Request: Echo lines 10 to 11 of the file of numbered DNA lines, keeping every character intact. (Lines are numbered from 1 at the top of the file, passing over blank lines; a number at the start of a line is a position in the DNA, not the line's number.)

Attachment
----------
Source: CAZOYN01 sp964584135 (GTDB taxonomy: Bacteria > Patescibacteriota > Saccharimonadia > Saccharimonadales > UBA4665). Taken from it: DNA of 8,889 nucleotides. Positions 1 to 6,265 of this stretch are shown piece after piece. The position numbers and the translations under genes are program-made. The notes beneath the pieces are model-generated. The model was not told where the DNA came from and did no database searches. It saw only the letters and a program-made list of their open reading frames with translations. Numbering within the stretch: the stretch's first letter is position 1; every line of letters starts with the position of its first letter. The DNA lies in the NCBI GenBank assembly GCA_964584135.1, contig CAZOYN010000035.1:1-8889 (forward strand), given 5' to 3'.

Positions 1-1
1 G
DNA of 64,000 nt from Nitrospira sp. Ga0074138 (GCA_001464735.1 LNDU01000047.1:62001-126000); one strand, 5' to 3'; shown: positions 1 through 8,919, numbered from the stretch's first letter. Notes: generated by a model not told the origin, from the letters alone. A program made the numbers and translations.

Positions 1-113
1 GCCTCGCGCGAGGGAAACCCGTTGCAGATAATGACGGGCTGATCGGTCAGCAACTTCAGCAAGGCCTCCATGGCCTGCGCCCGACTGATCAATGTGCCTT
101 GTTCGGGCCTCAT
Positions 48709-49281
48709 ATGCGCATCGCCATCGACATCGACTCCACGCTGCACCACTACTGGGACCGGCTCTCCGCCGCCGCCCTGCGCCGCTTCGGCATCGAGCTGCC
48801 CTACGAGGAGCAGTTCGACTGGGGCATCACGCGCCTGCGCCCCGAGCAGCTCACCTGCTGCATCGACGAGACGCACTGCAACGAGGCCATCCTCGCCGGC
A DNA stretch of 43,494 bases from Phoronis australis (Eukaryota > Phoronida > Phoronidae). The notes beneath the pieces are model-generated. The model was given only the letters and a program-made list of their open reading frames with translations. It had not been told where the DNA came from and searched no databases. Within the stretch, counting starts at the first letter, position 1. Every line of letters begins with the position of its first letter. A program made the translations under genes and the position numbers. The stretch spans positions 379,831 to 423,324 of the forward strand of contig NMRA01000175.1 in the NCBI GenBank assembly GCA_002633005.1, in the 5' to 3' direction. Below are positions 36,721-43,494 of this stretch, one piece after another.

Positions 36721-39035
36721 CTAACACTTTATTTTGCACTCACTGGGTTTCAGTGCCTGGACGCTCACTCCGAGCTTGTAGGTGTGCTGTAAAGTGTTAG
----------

48801 CTACGAGGAGCAGTTCGACTGGGGCATCACGCGCCTGCGCCCCGAGCAGCTCACCTGCTGCATCGACGAGACGCACTGCAACGAGGCCATCCTCGCCGGC
A DNA stretch of 43,494 bases from Phoronis australis (Eukaryota > Phoronida > Phoronidae). The notes beneath the pieces are model-generated. The model was given only the letters and a program-made list of their open reading frames with translations. It had not been told where the DNA came from and searched no databases. Within the stretch, counting starts at the first letter, position 1. Every line of letters begins with the position of its first letter. A program made the translations under genes and the position numbers. The stretch spans positions 379,831 to 423,324 of the forward strand of contig NMRA01000175.1 in the NCBI GenBank assembly GCA_002633005.1, in the 5' to 3' direction. Below are positions 36,721-43,494 of this stretch, one piece after another.